Zeporah Askia is the proud parent of 3-year-old Elijah or “Eli,” a student at Educare Chicago, Start Early’s (formerly known as the Ounce) early childhood school that serves low-income infants, toddlers, preschoolers and their families in Chicago’s Grand Boulevard neighborhood.
Zeporah is a single mother who is currently studying to take the Illinois bar exam. Her son, Eli, began attending Educare Chicago when he was an infant and while Zeporah was attending law school and working a part-time job. When Eli was diagnosed with developmental delays and needed the help of a speech pathologist and other educational resources, the Educare staff stepped in to make sure Eli had all the resources he needed.
Zeporah is one of Educare Chicago’s biggest advocates and attributes her son’s outstanding progress to the educational opportunities at Educare and the resources they help provide during their families most difficult times.
Recently, we sat down with Zeporah to learn more about her story and how her family has been impacted by access to the early childhood education program at Educare Chicago.
- How and why did you seek out the Educare Chicago program?
I was referred to Educare Chicago by a friend who has a child in the center. Before Eli was enrolled in the center, I struggled to find a quality program who would give him the tools needed to be successful in life. Yes, my son was only a year old and I was concerned about his future. E ducation is important to my family because I overcame stereotypes associated with my socioeconomic status, race, and gender by attaining a quality education. Education has opened so many doors for my family that I wanted to pass this value onto my son. Further, I understood that Eli would be the person that he was going to be by the age of 5, so I needed to act early to instill a love of education.
I immediately knew that I wanted my son in Educare. When I toured the school, the staff told me about the various components of his curriculum, the classrooms were well-equipped with everything I could imagine, and the staff was friendly. After he was enrolled, and I could not stop talking about Educare, my family did not believe that a daycare had a curriculum. So, I quickly corrected them, Educare is not a daycare, it’s a school.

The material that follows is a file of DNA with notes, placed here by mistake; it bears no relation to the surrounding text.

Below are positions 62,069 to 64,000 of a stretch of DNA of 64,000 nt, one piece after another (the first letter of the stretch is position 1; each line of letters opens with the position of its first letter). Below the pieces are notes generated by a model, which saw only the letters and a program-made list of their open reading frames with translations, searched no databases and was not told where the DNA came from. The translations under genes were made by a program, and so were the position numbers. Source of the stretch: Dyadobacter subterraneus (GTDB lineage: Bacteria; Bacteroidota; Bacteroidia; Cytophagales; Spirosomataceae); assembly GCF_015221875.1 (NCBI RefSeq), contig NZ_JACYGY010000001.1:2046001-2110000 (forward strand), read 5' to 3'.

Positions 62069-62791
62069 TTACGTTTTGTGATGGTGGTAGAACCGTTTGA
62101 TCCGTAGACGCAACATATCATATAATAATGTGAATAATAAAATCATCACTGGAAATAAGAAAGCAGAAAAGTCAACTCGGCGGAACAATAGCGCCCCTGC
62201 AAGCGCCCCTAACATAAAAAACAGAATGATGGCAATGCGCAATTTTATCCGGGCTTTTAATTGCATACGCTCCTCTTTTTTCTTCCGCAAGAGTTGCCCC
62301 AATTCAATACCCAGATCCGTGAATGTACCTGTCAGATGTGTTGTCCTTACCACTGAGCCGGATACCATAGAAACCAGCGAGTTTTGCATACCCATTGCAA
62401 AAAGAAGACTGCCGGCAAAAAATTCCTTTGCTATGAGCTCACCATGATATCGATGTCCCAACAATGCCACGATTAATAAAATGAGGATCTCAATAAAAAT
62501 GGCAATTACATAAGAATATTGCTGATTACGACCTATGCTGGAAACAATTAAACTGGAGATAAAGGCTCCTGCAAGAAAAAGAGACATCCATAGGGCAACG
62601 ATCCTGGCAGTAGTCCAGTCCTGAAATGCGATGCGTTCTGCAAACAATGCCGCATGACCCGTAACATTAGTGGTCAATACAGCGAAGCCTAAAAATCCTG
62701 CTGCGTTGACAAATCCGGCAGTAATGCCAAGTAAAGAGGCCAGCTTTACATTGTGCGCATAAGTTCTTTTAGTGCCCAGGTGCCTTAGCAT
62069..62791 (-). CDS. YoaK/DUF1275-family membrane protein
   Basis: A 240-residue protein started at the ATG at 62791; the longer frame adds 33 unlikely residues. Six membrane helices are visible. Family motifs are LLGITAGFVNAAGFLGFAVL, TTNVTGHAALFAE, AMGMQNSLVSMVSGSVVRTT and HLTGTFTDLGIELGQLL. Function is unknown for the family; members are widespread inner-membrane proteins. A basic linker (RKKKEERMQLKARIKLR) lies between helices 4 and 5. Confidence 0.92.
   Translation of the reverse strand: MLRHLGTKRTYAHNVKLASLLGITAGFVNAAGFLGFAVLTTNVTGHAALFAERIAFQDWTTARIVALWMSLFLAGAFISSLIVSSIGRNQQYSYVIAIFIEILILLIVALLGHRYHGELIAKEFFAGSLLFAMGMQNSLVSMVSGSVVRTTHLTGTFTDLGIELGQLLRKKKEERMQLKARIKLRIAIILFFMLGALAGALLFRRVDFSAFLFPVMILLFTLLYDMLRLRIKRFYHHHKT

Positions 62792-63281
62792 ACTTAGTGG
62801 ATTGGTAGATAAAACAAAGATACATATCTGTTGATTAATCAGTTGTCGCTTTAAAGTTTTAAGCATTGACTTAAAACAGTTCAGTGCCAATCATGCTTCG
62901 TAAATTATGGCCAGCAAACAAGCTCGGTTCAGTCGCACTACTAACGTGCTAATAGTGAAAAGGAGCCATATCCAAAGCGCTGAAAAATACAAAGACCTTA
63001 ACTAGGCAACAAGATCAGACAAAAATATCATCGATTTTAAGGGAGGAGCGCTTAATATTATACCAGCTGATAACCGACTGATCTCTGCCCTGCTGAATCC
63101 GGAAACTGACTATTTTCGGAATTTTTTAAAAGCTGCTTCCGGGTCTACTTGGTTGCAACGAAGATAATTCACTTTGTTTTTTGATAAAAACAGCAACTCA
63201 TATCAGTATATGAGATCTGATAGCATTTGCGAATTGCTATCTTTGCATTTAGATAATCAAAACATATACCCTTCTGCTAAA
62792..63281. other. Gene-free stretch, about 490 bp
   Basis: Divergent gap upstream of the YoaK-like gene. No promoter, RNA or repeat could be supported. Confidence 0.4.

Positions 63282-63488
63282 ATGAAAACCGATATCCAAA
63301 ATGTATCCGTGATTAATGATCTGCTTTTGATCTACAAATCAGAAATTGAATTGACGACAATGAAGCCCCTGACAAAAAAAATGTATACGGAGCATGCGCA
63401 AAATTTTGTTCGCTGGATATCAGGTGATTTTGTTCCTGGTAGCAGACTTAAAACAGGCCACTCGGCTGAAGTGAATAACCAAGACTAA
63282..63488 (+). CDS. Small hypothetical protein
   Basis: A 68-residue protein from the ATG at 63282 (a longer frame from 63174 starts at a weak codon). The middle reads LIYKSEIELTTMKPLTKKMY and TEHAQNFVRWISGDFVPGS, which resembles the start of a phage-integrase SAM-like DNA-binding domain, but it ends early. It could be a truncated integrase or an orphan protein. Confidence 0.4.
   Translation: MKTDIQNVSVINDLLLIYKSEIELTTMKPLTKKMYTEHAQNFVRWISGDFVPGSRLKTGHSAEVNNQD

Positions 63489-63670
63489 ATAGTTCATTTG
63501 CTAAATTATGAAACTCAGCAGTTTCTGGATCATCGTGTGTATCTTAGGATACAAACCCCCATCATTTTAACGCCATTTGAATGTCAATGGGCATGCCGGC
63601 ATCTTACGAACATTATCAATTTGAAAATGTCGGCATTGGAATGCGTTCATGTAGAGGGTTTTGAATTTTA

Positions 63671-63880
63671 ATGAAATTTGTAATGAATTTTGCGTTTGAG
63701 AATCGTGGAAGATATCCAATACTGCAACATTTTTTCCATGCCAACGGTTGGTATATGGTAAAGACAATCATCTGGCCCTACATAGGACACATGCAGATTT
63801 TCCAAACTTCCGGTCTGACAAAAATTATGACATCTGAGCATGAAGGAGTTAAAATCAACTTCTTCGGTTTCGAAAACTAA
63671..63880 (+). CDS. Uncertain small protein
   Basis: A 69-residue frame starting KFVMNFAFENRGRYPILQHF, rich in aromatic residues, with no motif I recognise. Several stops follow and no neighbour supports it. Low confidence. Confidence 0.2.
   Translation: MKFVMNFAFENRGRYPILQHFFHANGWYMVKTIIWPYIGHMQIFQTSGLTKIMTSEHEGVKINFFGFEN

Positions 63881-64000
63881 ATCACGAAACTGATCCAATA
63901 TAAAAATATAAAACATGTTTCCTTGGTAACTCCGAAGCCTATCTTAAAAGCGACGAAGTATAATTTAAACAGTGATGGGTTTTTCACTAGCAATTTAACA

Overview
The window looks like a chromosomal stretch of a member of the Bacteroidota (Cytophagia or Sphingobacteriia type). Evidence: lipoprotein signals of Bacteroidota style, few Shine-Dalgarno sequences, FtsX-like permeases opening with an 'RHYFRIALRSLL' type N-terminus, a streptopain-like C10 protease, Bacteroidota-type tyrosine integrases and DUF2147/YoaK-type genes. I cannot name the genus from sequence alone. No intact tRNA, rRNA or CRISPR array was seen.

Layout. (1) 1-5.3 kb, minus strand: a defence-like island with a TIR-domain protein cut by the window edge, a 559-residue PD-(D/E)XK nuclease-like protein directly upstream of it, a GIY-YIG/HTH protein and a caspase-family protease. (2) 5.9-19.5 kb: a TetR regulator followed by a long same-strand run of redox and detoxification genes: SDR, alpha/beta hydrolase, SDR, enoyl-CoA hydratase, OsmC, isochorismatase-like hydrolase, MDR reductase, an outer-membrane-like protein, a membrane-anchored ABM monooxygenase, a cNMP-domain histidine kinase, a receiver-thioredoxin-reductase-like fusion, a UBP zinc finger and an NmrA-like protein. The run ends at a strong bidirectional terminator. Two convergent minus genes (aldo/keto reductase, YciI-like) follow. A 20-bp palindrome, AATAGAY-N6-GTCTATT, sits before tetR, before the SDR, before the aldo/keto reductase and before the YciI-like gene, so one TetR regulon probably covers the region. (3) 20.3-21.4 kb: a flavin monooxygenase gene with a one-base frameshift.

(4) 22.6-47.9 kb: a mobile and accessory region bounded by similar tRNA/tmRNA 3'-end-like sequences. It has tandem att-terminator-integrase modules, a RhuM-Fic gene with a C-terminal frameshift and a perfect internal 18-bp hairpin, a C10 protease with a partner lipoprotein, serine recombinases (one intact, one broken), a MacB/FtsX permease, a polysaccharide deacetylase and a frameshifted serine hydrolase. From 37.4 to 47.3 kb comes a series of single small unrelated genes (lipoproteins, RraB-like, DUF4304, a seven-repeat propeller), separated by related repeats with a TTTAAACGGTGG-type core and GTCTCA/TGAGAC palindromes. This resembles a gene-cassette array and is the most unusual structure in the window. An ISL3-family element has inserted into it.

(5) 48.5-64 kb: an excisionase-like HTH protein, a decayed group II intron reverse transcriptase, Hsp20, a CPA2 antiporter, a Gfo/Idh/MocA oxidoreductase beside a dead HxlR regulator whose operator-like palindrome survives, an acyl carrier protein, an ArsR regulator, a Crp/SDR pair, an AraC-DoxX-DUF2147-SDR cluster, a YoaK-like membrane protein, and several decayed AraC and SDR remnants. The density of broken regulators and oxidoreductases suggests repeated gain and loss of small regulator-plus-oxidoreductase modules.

- How has taking part in an early childhood education program impacted you and your family?
Two years later, I stand by my decision that Educare was the best place for my son. Educare has had a profound effect on my child’s academic, emotional, and social development. In addition, the support systems have strengthened my family and helped us to reach success. Specifically, when Eli came to Educare, I had completed my first year of law school, but I had taken time off from school because I struggled to find the necessary support systems. I was giving up on my dream of becoming an attorney because I was succumbing to the challenges of being a single parent. But, our Family support coordinator, Ms. Tanya, was determined to make sure that I returned to school. She helped me get back on track by just being there for my family, and finding resources. As a result, I returned to law school the following semester and even though I didn’t graduate with my class, 2017, I graduated in May 2018.
- How have you taken part in your child’s educational experience at Educare Chicago?
I have been heavily involved in my son’s educational experience. I have volunteered in Ms. Glenda’s class at every possible chance. She was an amazing teacher. She taught my son how to potty train, recognize letters in his name, and she regularly gave me parenting strategies. Sometimes, I consider her a second mother because of the care and concern that she showed for both Eli and I.
In addition, my son was diagnosed with development delays. I told his Family support and she took care of everything to get him enrolled in Early Intervention. When his therapists came to the classroom to give him services, I tried to re-schedule my day, so I could see what they were doing and continue his services at home. But if I couldn’t Ms. Glenda made sure that I was updated. Today, he receives speech therapy outside of Educare, but I work with his Educare teaching team to incorporate his services into his learning experiences. I know that every mom thinks their children are the best, but I can confidently say that Educare helped bring out the best qualities in my child and he’s on a path to be prepared for Kindergarten.
Overall, I try to participate in the Educare’s programs, from the monthly attendance dinners, to the parent talks, to the Math events. Actually, the Math on Mondays was probably one of my favorite events because I used the strategy of reading the book, From Head to Toe, and rolling a die to teach Eli how to count. He loves the game. Plus, he’s learning how to recognize numbers, count dots, as well as counting to 5. The events are a great bonding experience for my family and networking with other parents.
- What advice would you give to other parents looking for early education programs for their children?
I am so impressed with Educare that I tell everyone, from single moms to professionals about my experiences. When I see parents struggling to find someone to “watch their kids,” or unable to buy diapers to send to daycare, I tell them about Educare and how they provide diapers and milk to help. Also, the staff will do more than watch you kids because they have bachelors and masters and doctorates. They are the best in the game!
My advice to other parents is to get involved with the teaching team, staff, and programs. Then, take advantage of the resources offered by the school. Having a child with developmental delays was hard on me because I felt that I did something wrong but my family support made the process run smooth. I guess that being an open book really made it possible for the staff to find solutions.